Gray Whale facts
It’s gray whale season in San Diego! Here are 10 interesting gray whale facts that you may not have known!
Starting with one of the most shocking gray whale facts, the length of their commute. These creatures undertake massive migrations, surpassing others in the animal kingdom. The commencement of the gray whale migration is triggered by the icy waters near the northern Bering Sea start freezing in winter. The whales embark on their journey down the West Coast without even pausing for food along the way. It spans from 5,000 to 7,000 miles each way, totaling 12,000 to 14,000 miles roundtrip. Pregnant mothers are the first to reach the lagoons of Mexico, where they give birth and recuperate after the arduous journey, before returning to their feeding grounds in the northern Bering Sea.
By 1950, almost all gray whale populations had been reduced. The extensive travels made them easy targets for hunters, ultimately leading to their near extinction. Their high visibility and accessibility near coastlines created optimal conditions for whale hunting, nearly to extinction. This practice came to an end in 1946 with the creation of the International Whaling Commission (IWC). Following the establishment of the Marine Mammal Protection Act, the gray whale species began a recovery. Today, they are safeguarded by a variety of organizations. Unfortunately, the Western Pacific stock remains critically low, with only 200+ individuals.
The gray whale is the only living member of the baleen whale family, Eschrichtiidae. This is because of the way that these whales feed. Gray whales distinguish themselves by possessing two blowholes and baleen instead of teeth, setting them apart from other rorqual whales. Despite sharing similarities with rorqual whales in their feeding habits, gray whales stand in a unique class slightly beyond this genus.
Gray whales are extensively studied due to their high visibility and ease of observation from the surface. The close proximity of these magnificent creatures to our coastlines allows researchers to employ various identification methods.Their frequent proximity to coastlines and predictable migration patterns make them accessible to study both from land and water. Some gray whales spend their entire lives off the Oregon coast, making it easy to investigate their behaviors.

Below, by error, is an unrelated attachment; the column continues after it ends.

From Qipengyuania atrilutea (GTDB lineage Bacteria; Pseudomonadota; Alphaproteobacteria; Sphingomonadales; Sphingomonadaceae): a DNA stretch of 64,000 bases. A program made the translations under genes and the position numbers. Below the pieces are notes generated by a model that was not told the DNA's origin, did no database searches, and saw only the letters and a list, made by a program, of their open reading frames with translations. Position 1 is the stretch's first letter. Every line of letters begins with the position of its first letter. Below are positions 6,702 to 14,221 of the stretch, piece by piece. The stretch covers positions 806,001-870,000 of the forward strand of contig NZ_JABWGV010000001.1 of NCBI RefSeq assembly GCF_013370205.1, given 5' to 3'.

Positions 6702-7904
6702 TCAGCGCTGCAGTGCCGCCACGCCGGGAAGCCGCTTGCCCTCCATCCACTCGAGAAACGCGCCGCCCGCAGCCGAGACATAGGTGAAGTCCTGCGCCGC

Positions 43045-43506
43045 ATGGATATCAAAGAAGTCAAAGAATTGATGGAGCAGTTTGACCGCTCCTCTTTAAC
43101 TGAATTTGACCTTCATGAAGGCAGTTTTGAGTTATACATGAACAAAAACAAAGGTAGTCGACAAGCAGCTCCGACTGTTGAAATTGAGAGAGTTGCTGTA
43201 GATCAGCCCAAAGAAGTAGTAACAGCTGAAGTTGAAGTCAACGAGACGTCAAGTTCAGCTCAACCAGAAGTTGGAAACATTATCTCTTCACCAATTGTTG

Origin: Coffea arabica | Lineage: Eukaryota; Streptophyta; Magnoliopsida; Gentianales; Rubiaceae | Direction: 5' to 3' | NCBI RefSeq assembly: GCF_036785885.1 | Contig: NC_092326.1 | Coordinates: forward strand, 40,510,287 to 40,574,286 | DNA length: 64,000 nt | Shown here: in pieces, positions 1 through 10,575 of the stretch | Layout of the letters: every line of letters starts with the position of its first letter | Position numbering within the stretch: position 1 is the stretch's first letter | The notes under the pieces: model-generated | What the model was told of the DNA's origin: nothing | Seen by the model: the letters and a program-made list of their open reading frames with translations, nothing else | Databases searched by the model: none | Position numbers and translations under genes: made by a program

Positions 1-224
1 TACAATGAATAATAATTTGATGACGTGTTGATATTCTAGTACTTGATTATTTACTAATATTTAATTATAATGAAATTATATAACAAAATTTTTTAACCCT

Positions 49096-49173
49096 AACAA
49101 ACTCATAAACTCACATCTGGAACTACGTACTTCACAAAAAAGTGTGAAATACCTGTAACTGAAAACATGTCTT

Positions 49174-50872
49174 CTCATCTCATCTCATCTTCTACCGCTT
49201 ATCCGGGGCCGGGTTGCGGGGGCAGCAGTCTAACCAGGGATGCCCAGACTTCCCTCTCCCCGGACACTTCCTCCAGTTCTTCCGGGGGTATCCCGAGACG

While all whales have differences, some have similarities with certain species. This gray whale fact marks their unmistakable identity. They resemble massive floating rocks and lack a dorsal fin. Instead, they have a dorsal “hump” and a series of six to twelve “knuckles” that look like a bumpy ridge down their back. Also, unlike most whales, the gray whale has paddle-shaped flippers, which help them nestle into the mud and suck in the sediment from the bottom. Our intimate 6 passenger vessels can give you an unforgettable encounter with these unique creatures!
Here goes one of the more concerning gray whale facts. Gray whales, spending a lot of their time in shallow waters, provided an ideal setting for fishermen to employ harpoons as their primary hunting method against these vulnerable creatures. This lead these animals to retaliate when under assault and earned them the term “devil fish”. However, gray whales have since had no animosity towards humankind. Despite years of resentment for the treatment they endured, the implementation of various protection acts has allowed the gray whale population to forgive.
Despite their colossal size, gray whales source their primary meals from some of the tiniest organisms. Distinguishing themselves with a set of keratin-like plates lining their mouths instead of teeth, these whales utilize this adaptation for hunting. The baleen plates function by filtering food from the water inside the whale’s mouth. Baleen plates capture the whale’s prey while allowing water to pass through freely.Within a gray whale’s mouth, up to 180 baleen plates hang down inside their jaw and measure approximately 18 inches in length.
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